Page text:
Alcoholism in the Family

Alcoholism in the family

Alcoholism in the Family – Alcoholism And Marriage

Within a family that has an active alcoholic then there is obviously recipe for dysfunction as this member typically disrupts the normal functioning, healthy family dynamics and creates unnecessary drama and problems. Often times the spouse of an alcohol addict begins to doubt him or herself wondering what he or she has done to contribute to this problem, the answer is 9 out of 10 times the same, “absolutely nothing!”, however, the spouse of the addict may enable the habit in attempts to keep the family “stable” or protect the kids, if any, such as to avoid confrontation.

In some other cases, it often gets near impossible for the non alcoholic partner to remain supportive, in this instance, after a while intimacy is lost, communication levels severely drop. conflicts are escalated, resentment is developed eventually leading to the complete failure of the relationship.

Alcoholism in the Family – Marriage And Alcoholic Codependency

It is very common for the spouse of an alcoholic individual to begin to develop codependency, in this case, the spouse begins to show more compassion than is necessary and in turn, gives the wrong support. When the non alcoholic spouse begins to have codependency, he or she begins to justify the fact and rationalize their partner’s behavior and end up enabling his wife or her husband.

If an alcoholic is a parent, then there are a variety of roles that the alcoholic child can begin to take on, none being healthy or positive for that matter. The eldest child of an alcoholic parent may take on the responsibility of protecting his or her younger sibling(s) at a risk of their own, likewise, a younger child may become rebellious, become “lost” or begin to completely withdraw from reality and family always falling into a daze or become the family clown by using entertainment antics to mask the pain he or she is feeling.

Decision making is often affected within the home of an alcoholic since decisions are typically made in the heat of the moment under pressure, rather than after a calm discussion and critical thinking. Typically, in an alcoholic home, decisions are made during a “shouting match” and the person who is the loudest, typically makes the rules. In situations like these, the underdog of the family who feels as if they have no say whatsoever, learn to become manipulative and finds other ways to have their needs met.

Alcoholism in the Family – Control Mechanisms

If a family has a family member who they are close to, that is suffering with an alcohol addition problem then there most likely will be frequent issues with controlling behavior. Alcoholics often try to control other members of the family often by using methods of brainwash. Methods of this include:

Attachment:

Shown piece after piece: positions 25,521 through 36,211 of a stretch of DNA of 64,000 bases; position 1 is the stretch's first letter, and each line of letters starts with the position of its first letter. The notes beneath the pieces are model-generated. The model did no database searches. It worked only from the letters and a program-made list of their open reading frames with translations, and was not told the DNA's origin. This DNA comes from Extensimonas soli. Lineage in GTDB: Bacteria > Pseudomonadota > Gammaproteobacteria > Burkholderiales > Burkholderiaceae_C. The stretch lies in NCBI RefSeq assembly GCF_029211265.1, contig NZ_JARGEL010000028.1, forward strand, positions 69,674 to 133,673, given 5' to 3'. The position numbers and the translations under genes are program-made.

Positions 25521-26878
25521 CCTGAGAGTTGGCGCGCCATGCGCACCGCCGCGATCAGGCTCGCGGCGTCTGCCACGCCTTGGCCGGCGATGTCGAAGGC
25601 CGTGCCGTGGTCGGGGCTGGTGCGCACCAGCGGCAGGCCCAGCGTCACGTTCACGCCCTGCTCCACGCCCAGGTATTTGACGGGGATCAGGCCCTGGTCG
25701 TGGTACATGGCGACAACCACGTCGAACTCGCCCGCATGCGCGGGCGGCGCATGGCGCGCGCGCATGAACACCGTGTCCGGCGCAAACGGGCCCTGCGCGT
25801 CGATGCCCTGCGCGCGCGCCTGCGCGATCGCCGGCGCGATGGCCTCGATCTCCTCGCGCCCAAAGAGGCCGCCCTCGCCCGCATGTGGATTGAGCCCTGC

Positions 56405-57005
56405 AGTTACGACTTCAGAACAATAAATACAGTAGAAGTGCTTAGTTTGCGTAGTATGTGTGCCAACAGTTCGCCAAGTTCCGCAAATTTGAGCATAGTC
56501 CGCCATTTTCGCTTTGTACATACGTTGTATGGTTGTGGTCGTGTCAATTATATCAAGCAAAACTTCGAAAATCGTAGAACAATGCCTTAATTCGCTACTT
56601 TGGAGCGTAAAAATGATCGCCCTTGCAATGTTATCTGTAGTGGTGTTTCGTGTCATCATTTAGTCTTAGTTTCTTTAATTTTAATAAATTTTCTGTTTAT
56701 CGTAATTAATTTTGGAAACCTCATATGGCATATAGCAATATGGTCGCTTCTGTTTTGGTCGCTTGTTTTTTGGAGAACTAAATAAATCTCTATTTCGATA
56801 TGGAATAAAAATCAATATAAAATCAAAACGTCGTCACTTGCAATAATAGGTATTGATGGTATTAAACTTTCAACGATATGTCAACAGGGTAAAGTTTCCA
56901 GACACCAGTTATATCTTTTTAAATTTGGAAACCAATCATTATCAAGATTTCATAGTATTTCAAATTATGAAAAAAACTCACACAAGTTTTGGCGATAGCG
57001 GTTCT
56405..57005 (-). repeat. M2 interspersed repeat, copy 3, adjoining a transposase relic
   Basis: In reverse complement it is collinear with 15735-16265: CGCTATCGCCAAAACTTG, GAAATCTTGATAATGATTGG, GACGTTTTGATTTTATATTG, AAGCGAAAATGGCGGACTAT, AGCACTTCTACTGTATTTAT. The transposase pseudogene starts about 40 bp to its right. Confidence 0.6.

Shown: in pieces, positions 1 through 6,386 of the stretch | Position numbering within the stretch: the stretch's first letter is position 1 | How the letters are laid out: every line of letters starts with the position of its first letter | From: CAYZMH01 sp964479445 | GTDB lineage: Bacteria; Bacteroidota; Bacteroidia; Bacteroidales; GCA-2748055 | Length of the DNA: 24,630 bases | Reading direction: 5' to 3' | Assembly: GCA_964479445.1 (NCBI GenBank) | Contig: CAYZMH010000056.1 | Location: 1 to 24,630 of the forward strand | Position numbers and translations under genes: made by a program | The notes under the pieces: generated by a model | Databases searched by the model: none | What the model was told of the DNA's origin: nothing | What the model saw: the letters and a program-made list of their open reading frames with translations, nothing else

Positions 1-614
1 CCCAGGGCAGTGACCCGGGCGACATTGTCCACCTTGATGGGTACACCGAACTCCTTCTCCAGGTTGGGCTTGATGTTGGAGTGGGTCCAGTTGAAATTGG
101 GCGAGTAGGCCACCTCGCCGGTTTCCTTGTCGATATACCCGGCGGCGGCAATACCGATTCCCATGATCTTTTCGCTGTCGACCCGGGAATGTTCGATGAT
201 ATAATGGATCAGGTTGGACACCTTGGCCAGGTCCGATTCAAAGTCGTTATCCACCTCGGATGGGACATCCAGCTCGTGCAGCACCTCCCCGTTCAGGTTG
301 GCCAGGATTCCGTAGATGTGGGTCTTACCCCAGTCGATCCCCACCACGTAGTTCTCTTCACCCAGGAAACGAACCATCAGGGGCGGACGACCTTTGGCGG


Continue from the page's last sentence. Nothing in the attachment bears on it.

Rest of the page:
• An alcoholic parent may ensure that the children shower at a specific time and for a specific duration every single day or only play with a specific group of friends
  • An alcoholic spouse may ensure that the significant other has dinner ready at a specific time and if everything isn’t done on time, then the alcoholic may break out into a psychotic rage.

Alcoholism in the Family – Dealing with Emotions

Emotions are usually kept bottled up, family members tend to not talk about their feelings and the issue of addiction is often ignored or justified. The family members of an alcoholic often make excuses for the act of their addicted loved one and go as far as to deny that the problem even exists in the first place.

Alcoholism in the Family – Relationship Deterioration

Family members tend to deal with addiction in a variety of ways, some believe that they can fix the situation and end up becoming obsessed with doing just that, when a person becomes like this, it is said to be that they are codependent with their obsession of “helping” their loved one and end up having a negative impact on their own life.

Other family members find it extremely hard to deal with the idea of why their loved one is being labelled as an alcoholic and cannot begin to understand why they continue to drink regardless of the harm that it causes on both the individual as well as their loved ones. When this occurs, the family becomes resentful and frustrated, thus setting severe consequences set such as not allowing the addict to be around them or included in any family events.

Contact us at Alcoholic Intervention Services for help with alcohol or drug abuse.  We have experienced staff on call with over 300 successful interventions all over the USA.

Alcoholism is a disease that affects the entire family and can be overcome, however the damage that it causes to the family unit sometimes may be impossible to be fixed.

original content provided by interventionallies.

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James Reidy

James Reidy

I am a Certified Drug and Alcohol Interventionist